Interestingly, psychopaths often thrive under abusive cultures as they generally need less positivity in their relations and experience stress less than others. What this means is that psychopathic leaders can create environments in which only other psychopaths really prosper, building a lasting, heritable stain on their organization’s culture.
Working well with psychopaths can be challenging. To have the best chance of successfully doing so, keep your emotions in check no matter what happens, don’t show that you’re intimidated, don’t trust or believe what they say, try and keep conversations focused on them and where possible communicate in writing. Simple!
The World of Work Project View
These traits are not pleasant to be around and you should avoid leaders who embody these traits. They cause stress, ill-health, reductions in productivity and sometimes mental health difficulties.
Unfortunately, they are also traits that many leaders have. Leaders cast long shadows and leaders with these traits often create unpleasant cultures. If you are working with people with these traits, there are techniques that you can adopt to cope with them, but people with these traits seldom change.
The best thing you can do in relation to people who have these traits is to not employ them in the first place. Of course, this isn’t always possible as they often present well. Removing them from your organization is the next best thing to do. Though it may be painful and expensive to do so, it’s usually more than worth it in the long run. If you’ve hired them and can’t get rid of them, then you’ll simple need to spend time managing the negative fallout that they create within and around their teams.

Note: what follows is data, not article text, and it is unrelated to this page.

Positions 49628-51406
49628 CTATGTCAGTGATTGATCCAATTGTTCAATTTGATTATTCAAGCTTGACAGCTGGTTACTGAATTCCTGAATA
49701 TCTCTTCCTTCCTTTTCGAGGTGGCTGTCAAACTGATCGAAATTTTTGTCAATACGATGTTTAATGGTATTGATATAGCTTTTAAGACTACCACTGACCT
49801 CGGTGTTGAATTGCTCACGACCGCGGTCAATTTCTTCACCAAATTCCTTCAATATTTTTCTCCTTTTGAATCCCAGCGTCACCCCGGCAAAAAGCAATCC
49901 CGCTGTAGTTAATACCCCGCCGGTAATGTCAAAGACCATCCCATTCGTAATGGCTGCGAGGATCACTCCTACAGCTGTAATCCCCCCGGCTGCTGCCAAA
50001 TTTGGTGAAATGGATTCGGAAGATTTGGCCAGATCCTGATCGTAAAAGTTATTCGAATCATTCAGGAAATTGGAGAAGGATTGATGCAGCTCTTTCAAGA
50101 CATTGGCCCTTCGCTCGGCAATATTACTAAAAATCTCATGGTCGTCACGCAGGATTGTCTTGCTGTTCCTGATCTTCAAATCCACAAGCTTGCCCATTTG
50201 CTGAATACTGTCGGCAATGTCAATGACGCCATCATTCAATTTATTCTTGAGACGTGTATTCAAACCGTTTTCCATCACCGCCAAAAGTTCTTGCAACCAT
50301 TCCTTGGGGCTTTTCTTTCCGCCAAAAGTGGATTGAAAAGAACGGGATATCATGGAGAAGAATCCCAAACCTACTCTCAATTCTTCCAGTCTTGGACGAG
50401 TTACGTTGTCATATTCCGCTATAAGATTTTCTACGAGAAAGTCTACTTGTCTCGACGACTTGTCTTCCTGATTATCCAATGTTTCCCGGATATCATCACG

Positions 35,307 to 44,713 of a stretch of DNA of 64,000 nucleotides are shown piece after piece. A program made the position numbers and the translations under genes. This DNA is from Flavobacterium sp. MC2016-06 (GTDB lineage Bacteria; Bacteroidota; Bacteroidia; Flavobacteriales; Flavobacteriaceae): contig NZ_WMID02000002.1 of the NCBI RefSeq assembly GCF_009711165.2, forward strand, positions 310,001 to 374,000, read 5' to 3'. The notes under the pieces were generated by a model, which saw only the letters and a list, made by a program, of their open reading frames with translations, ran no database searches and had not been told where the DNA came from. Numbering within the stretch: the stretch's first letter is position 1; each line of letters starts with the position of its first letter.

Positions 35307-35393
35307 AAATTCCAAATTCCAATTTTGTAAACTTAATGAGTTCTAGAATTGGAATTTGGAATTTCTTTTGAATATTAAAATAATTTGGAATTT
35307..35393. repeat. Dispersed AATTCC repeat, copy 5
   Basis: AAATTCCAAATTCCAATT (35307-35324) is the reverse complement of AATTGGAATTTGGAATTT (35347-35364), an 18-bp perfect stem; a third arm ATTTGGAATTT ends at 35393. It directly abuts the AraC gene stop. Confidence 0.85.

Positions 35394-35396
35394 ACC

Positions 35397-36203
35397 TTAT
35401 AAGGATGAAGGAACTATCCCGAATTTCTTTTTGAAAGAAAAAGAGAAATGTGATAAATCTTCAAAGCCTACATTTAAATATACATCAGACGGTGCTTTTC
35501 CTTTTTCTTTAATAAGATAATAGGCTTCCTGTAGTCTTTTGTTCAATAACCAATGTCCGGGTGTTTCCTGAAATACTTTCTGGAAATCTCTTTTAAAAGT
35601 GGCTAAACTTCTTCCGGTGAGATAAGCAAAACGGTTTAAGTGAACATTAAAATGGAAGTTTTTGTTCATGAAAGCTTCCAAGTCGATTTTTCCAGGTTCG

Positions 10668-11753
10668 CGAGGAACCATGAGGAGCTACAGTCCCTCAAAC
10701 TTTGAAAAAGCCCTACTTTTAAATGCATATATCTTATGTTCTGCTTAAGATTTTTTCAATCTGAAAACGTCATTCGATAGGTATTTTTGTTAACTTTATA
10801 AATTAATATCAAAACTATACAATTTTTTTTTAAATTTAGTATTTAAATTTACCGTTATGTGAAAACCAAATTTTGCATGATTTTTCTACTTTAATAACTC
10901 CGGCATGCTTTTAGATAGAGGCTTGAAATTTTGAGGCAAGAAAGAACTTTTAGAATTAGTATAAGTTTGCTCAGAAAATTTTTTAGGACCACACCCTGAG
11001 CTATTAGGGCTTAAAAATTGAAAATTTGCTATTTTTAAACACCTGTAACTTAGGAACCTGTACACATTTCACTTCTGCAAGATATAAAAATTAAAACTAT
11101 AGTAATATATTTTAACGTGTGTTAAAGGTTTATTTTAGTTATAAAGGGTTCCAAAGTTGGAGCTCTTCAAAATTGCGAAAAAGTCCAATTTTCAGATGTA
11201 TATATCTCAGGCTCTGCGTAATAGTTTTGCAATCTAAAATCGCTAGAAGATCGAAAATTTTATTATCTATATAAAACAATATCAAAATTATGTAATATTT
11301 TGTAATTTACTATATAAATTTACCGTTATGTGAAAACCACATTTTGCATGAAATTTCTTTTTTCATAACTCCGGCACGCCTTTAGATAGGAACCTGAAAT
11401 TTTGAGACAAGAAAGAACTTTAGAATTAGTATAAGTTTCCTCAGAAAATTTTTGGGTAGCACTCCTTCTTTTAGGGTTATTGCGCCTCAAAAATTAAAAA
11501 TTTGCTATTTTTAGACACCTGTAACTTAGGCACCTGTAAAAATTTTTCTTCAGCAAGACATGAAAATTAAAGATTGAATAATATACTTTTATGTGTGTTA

It’s worth noting that there are clinical levels of these personality types and sub-clinical levels. Where you draw the line between normal behaviors and these behaviors will determine how prevalent you find these behaviors to be. In our view, there is some exaggeration of the prevalence of these traits in the workplace in some articles.
Sources and further reading
Where possible we always recommend that people read up on the original sources of information and ideas.
This post is based on original work by James Oliver. You can read more in his book “Office Politics“.